Chinese authorities in Tibet have detained two monks and three other Tibetans for suspected involvement in activities challenging Beijing's rule, such as painting independence slogans, holding prayers for those who "sacrificed" their lives for the Tibetan cause and having politically sensitive information on their mobile phones, according to exile sources.
Monk Tendar was picked up in Trido town in Sog (in Chinese, Suo) county in the Tibet Autonomous Region's Nagchu (Naqu) prefecture last week while senior monk Khenpo Khedup was taken away this week from his Boyak monastery in Menda town in Chamdo (Changdu) county, the sources said.
"It is presumed that Tendar was detained on suspicion of involvement in the appearance of Tibet independence-related writings on an iron bridge in the area," Rinchen, a native of Sog county living in exile in southern India, told RFA's Tibetan Service.
Last month, two monks were detained “on suspicion of involvement in the painting of Tibetan independence slogans on boulders near the iron bridge” in Trido township. They were among more than a dozen monks held in Sog since early March on suspicion of activities challenging Beijing’s rule.
The area around the bridge, where the independence slogans were written in red paint, was under constant watch by several hundred Chinese police and paramilitary troops, sources had said.
Sog is one of three neighboring counties in Nagchu prefecture from which Chinese authorities fear political unrest may spread unchecked to other parts of the region.
An Oct. 8, 2013 order issued by police in Tibet’s regional capital Lhasa calls for Tibetans traveling from Sog, Drachen (Baqing), and Driru (Biru) to receive greater scrutiny as they move about the city.
Of particular concern is Driru, which has become the center of a campaign by Tibetans resisting forced displays of loyalty to the Chinese state.
The campaign began in early October when villages refused to fly the Chinese flag from their homes, throwing them instead into a river and prompting a deadly security crackdown in which Chinese police fired into an unarmed crowd, killing at least four and injuring about 50.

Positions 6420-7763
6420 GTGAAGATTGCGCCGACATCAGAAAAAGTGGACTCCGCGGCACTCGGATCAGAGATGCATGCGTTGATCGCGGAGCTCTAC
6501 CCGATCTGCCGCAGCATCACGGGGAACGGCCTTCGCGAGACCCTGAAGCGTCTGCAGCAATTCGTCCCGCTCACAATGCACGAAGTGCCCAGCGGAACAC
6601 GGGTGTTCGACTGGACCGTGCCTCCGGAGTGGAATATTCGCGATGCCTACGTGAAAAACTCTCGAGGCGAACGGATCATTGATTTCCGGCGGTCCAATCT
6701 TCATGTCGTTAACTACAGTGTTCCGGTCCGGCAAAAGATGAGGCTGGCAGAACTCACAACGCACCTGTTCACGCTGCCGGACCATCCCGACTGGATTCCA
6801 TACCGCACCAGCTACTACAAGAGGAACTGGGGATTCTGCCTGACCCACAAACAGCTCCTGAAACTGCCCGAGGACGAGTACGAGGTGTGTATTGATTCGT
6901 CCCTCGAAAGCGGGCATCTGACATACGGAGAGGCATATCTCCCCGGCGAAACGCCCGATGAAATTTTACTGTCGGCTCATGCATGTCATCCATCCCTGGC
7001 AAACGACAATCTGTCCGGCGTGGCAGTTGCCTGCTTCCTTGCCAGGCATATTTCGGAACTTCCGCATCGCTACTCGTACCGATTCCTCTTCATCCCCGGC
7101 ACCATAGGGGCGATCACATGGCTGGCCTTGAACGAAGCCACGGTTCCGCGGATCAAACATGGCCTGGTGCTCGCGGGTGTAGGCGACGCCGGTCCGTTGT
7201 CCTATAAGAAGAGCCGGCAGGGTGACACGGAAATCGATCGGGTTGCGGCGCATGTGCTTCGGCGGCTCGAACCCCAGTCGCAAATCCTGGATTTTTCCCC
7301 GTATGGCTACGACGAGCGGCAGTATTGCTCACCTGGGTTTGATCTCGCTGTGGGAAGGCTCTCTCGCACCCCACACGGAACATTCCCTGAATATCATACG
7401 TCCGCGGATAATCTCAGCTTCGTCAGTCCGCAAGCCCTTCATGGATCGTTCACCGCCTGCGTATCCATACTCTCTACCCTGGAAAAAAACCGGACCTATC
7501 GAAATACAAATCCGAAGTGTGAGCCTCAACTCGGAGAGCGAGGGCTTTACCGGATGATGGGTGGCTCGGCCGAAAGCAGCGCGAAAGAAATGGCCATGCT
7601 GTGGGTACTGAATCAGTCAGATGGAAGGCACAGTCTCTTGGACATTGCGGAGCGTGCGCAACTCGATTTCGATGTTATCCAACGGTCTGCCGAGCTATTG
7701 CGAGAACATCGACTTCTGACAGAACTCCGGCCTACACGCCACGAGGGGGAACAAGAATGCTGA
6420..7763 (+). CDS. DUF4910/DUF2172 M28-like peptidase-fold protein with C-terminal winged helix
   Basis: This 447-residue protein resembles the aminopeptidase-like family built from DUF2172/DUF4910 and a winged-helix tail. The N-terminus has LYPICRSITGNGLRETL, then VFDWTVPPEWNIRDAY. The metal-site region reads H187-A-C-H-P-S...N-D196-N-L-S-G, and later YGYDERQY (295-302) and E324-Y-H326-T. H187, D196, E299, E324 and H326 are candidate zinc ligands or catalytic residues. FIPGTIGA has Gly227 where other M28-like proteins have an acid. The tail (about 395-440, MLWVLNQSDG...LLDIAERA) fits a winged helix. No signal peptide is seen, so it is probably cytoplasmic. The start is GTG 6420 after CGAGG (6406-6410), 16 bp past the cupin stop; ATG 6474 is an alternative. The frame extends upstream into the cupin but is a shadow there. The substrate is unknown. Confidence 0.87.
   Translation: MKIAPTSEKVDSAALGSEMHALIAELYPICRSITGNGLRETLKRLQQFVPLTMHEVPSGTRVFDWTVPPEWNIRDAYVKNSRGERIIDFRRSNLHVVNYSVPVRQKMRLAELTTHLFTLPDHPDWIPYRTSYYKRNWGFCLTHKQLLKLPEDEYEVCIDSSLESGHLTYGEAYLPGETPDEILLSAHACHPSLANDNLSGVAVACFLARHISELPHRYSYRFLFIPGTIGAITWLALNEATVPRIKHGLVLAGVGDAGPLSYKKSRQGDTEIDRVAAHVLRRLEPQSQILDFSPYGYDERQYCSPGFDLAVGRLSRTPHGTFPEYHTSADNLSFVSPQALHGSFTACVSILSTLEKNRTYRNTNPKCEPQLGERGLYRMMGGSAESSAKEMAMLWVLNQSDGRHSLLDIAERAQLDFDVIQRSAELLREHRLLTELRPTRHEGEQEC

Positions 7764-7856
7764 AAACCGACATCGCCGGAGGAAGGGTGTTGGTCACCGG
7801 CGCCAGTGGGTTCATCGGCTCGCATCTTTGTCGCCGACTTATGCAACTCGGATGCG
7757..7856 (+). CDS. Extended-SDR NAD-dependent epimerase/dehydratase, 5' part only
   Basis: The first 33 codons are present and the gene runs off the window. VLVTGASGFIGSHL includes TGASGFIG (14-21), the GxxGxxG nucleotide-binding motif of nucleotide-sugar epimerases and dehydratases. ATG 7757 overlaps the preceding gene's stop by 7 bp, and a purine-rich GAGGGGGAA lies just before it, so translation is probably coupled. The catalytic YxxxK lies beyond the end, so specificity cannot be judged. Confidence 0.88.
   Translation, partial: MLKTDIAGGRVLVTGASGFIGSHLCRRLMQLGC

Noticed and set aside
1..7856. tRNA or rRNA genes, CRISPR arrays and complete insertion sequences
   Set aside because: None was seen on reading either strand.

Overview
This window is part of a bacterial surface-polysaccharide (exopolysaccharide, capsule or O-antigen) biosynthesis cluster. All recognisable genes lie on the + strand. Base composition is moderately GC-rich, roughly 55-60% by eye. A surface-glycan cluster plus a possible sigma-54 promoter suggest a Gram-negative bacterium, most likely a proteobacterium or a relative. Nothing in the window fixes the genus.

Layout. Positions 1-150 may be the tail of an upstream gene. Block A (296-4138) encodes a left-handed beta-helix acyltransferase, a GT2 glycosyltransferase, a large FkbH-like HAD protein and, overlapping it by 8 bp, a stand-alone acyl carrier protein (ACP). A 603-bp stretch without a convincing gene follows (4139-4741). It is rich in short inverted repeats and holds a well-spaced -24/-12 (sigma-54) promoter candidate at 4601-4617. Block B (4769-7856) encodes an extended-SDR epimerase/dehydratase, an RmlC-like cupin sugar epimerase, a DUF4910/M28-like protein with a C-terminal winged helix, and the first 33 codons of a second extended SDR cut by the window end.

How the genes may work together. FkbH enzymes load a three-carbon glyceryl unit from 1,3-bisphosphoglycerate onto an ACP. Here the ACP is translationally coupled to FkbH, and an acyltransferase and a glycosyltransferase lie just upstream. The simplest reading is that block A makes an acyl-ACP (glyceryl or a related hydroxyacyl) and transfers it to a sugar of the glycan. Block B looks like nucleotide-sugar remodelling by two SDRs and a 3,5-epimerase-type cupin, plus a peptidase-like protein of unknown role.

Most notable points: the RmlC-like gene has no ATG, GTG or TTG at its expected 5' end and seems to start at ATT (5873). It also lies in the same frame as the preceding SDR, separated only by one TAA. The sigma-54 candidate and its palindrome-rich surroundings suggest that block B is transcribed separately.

Police had recently set up checkpoints on the roads connecting Trido township’s ten villages to monitor the movements of area residents.
Monk Khenpo Khedup, who was picked up in Chamdo on April 13, had been on a watchlist drawn up by the authorities after he was linked to special prayers for Tibetans who "sacrificed their lives for the Tibetan cause,“ a Tibetan from the area told RFA.
This is the second time Khedup, whose title "Khenpo" denotes a senior religious teacher or abbot, has been detained. He was previously held for about a month in 2013.
Many monks belonging to his Boyak monastery have been required to participate in "patriotic reeducation programs" and harassed by authorities, the Tibetan source said.
The reason the three Tibetan laypersons —Phurba, Trindu, and Dadak —were held last week was not clear but some sources linked it to recent detentions of Tibetans over politically sensitive content found in their mobile phones.
Sporadic demonstrations challenging Beijing’s rule have continued in Tibetan-populated areas of China since widespread protests swept the area in 2008.
A total of 131 Tibetans have also set themselves ablaze in self-immolation protests calling for Tibetan freedom since February 2009, with another six setting fire to themselves in India and Nepal.
Reported by Pema Ngodup and Kusang Tenzin for RFA's Tibetan Service. Translated by Karma Dorjee. Written in English by Parameswaran Ponnudurai.